California winemakers make history today as they gather in Havana for Cuba’s first trade show of American wine. The aptly titled California Wine Symposium unites the California Wine Institute and the Napa Valley Vintners and Sonoma Valley Vintners & Growers associations in an effort coordinated by U.S. Cava Exports founder and CEO Darius Anderson, who’s been working since 2014 to assist California growers in negotiating contracts to sell to Cuba.
A loophole in the 55-year trade embargo allows for the export of agricultural products, of which wine is one, but regulatory hurdles like the lack of shipping infrastructure and the inability of the U.S. to extend any credit to Cuban entities have long slowed the progress. Anderson previously helped organize a weeklong research and wine-buying trip for 19 Cuban sommeliers in Napa and Sonoma. And in July of last year, thanks to the evolving political climate between the U.S. and Cuba, his company received approval from the Department of Commerce to begin negotiating sales from California wineries to Cuba. Around 15 importers have lined up to taste their wares this week.
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The purpose of the Symposium is two-fold: vintners will learn about the current state of Cuba’s wine and hospitality industry, while Cuban sommeliers, distributors, and owners of paladares (the local private restaurants) and resorts will learn firsthand about California’s winegrowing regions and appellations. In addition to a briefing by the Cuban Chamber of Commerce and seminars on California’s regions and grape varieties, the three-day event will round off Tuesday in a grand tasting at Havana’s Hotel Palco.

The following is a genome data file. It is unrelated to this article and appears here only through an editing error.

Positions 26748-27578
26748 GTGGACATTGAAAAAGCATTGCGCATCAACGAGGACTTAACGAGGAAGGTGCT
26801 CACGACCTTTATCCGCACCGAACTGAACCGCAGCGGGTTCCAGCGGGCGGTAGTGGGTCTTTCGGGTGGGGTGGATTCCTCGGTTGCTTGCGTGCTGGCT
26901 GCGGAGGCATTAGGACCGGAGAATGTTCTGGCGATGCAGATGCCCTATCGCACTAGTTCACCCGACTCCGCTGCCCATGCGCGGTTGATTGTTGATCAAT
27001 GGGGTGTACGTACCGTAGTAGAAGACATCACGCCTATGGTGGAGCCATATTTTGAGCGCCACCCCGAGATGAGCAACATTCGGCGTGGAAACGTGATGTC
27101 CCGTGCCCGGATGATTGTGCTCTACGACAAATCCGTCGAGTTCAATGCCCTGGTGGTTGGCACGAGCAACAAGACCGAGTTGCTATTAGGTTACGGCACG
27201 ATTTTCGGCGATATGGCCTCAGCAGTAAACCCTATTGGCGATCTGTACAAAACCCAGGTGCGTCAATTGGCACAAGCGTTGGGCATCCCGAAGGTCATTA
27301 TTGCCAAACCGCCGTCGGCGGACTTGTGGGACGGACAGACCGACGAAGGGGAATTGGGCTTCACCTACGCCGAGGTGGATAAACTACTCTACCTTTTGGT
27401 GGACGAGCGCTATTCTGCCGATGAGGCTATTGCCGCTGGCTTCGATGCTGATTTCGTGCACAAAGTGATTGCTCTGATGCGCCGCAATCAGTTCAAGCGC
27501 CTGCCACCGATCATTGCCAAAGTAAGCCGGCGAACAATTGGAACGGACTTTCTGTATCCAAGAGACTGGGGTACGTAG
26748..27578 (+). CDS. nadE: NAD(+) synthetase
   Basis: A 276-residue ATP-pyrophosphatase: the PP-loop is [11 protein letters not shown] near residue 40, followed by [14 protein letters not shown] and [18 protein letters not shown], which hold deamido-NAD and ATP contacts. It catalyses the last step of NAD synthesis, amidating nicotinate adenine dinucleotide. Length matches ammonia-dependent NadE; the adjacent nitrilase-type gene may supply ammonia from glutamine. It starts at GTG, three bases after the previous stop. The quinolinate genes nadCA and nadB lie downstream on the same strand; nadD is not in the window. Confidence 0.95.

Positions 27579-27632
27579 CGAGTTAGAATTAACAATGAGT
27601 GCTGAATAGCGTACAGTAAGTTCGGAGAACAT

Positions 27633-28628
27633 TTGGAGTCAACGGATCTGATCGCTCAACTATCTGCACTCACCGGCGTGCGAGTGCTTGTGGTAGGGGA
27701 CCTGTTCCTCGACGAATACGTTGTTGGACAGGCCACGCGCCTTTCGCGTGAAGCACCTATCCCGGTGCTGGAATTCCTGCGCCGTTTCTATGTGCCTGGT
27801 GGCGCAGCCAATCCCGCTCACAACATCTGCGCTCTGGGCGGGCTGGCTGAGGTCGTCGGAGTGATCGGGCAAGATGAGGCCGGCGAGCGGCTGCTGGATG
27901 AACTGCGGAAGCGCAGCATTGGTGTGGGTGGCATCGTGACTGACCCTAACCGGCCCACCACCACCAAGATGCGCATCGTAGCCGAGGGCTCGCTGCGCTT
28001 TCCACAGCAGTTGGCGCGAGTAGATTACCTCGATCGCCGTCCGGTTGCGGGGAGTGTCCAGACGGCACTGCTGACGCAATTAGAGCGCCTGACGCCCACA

Steve Burns of O’Donnell Lane, self-proclaimed "wine lead" on the mission, is thrilled with the turnout from California. “We had hoped for 50 participating wineries, and we’re leaving Miami with 65 represented and almost 100 vintners,” he reported to Food & Wine late Friday afternoon. The list of secured travel visas includes famed winemaker Joel Peterson of Ravenswood and Tuck Beckstoffer of Beckstoffer Wines.
Relations with Cuba are picking up at a fast clip, and despite a few beverage industry bumps in the road—like the trademark litigation between Bacardi and Pernod Ricard over the rights to Havana Club in the U.S.—the island nation is a new frontier for exports. Up until now, wines from Argentina, Chile and Spain have dominated its wine market, and sales have been largely limited to the country’s tourism venues.